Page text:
This is the third in a series of posts on unity in the United Methodist Church. This series of blog posts originally appeared on David W. Scott’s personal blog, Posts from the Frontier. The posts have been lightly edited and are being republished here.
This week’s contender for possible source of unity for The United Methodist Church is polity. Polity means the rules and structures that define the formal organization of the church. It includes things like membership vows, definitions of ordained ministry (and the rules for becoming and remaining an ordained minister), General Conference, the general boards and agencies and their relations to other parts of the church, annual conferences, ministerial pension funds, property ownership and oversight, staff-parish relations committee, and a whole host of other organizational apparatuses.
On a first glance, polity is certainly part of what constitutes the unity of The United Methodist Church. Historian Richard Heitzenrater (and others) argues that what it truly meant to be Methodist in the early days was to be in connection (or connexion, as the British would spell it) with John Wesley. Similarly, to be United Methodist nowadays means to be a member, minister, or ministry of The United Methodist Church, a formal organization with its own set of laws and regulations governing how the church functions.
People can play with the boundaries of those laws or disobey those laws at times, but one isn’t United Methodist unless one buys into the organization to a certain extent. If a church completely disregards the Book of Discipline, never sends delegates to an Annual Conference, doesn’t pay apportionments, and is in no way linked to the church hierarchy, it’s not United Methodist; it’s an independent, non-denominational church.
Hence, polity is definitely part of what unites United Methodists. In fact, polity is such an important uniting force that it also highlights the forces for disunity. Methodists can argue with Presbyterians and feel that, as fellow Christians or even fellow Protestants, they have a stake in keeping those arguments going and not just walking out. But, at the end of the day, there’s always the option that, if the argument gets too much to deal with, Methodists (or Presbyterians) can take their ball (or, rather, their pension fund) and go home. Yes, that might be a defeat of Christian unity, but it’s not going to cause massive administrative problems in local churches.
United Methodists cannot, however, when arguing with each other, just take their pension fund and go home because it’s the same pension fund! Because polity governs things like money and power but is also something that unites denominations in a fairly robust way, disagreements over other issues quickly get translated into disagreements over polity, and these disagreements matter because they affect things like who gets to be a minister, which ministries get money, and who can become a member of a church. It affects the day-to-day operations of churches in real, tangible ways. Sometimes polity is strong enough to survive these types of conflicts, and churches work through their differences; sometimes it’s not, and churches split.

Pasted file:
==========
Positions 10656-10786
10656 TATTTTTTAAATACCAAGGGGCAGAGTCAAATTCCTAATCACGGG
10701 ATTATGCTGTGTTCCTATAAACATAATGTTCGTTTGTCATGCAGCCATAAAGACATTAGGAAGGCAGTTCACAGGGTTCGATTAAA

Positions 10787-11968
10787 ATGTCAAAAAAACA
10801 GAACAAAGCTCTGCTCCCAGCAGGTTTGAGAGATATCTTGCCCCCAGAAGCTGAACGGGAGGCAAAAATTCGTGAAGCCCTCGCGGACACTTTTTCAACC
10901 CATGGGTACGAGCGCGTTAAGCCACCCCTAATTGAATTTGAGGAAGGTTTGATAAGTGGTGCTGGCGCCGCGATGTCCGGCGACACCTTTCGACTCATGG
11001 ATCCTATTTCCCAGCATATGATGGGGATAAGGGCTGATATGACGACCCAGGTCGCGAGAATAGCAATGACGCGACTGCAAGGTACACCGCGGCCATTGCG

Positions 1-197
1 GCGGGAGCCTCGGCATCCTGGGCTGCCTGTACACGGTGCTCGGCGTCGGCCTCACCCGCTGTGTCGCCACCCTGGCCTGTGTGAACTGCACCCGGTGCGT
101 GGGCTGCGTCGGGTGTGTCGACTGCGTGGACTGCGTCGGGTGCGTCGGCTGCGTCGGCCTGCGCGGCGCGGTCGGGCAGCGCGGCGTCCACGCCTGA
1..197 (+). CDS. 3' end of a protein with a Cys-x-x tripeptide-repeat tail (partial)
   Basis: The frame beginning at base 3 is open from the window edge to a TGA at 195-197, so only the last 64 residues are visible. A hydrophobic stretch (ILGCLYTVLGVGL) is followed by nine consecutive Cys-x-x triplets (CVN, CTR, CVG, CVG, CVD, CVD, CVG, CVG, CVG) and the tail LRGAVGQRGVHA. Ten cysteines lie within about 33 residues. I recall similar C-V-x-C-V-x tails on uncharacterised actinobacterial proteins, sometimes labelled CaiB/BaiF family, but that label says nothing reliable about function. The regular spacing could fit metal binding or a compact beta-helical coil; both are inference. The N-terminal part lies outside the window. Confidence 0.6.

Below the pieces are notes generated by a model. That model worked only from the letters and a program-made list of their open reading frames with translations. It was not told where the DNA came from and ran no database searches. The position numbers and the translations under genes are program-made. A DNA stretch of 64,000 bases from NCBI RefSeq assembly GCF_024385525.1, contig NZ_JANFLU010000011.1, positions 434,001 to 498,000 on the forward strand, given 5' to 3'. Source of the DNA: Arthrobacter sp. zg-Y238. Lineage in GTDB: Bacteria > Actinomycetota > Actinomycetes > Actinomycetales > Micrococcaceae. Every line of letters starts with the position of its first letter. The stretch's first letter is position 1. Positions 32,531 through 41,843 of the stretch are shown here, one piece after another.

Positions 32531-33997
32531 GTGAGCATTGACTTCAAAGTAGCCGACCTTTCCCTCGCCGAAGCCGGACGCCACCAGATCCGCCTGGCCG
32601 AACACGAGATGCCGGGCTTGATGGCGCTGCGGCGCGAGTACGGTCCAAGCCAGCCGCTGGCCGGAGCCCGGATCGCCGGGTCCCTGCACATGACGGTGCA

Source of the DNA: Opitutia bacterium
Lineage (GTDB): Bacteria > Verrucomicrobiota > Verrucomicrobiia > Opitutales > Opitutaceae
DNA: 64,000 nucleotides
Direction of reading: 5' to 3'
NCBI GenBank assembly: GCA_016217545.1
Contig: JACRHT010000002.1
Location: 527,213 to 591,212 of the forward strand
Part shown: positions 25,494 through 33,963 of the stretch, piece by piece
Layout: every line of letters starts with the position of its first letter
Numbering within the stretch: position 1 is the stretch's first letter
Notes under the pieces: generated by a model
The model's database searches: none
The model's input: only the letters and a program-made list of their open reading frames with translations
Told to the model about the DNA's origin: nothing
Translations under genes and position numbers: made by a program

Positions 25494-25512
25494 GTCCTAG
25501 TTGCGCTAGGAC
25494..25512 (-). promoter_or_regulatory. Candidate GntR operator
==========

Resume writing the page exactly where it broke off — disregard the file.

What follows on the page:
This tendency for conflicts from other areas of the church to become conflicts about polity means, however, that polity cannot be the sole source of denominational unity. If all we have in common is common pools of money and common structures of power, then all we will do is fight about money and power. There’s already a good deal of that going on in the church (see the comment from a couple of posts ago about people fighting like weasels at General Conference), and we don’t need more of it. Fighting about things like money and power means that the church is focused internally on itself and not focused externally, and that it is focused on earthly things and not heavenly things.
When the church is not focused externally, then it can’t be in mission and ministry to the world, which is a good portion of the church’s reason for existence. When the church is stuck thinking solely about earthly and not heavenly things, then it can’t be an effective worshiping community, which is most of the rest of the church’s reason for existence. And if the church isn’t in mission and isn’t a worshiping community, then it has effectively stopped to be the church, no matter what the name on the incorporation papers say.
Therefore, to do ministry together and to worship communally, which are the reasons for the church’s existence, there must be something more holding the church together than just polity. In the next two weeks, I’ll look at some ideas as to what else might provide that basis of unity.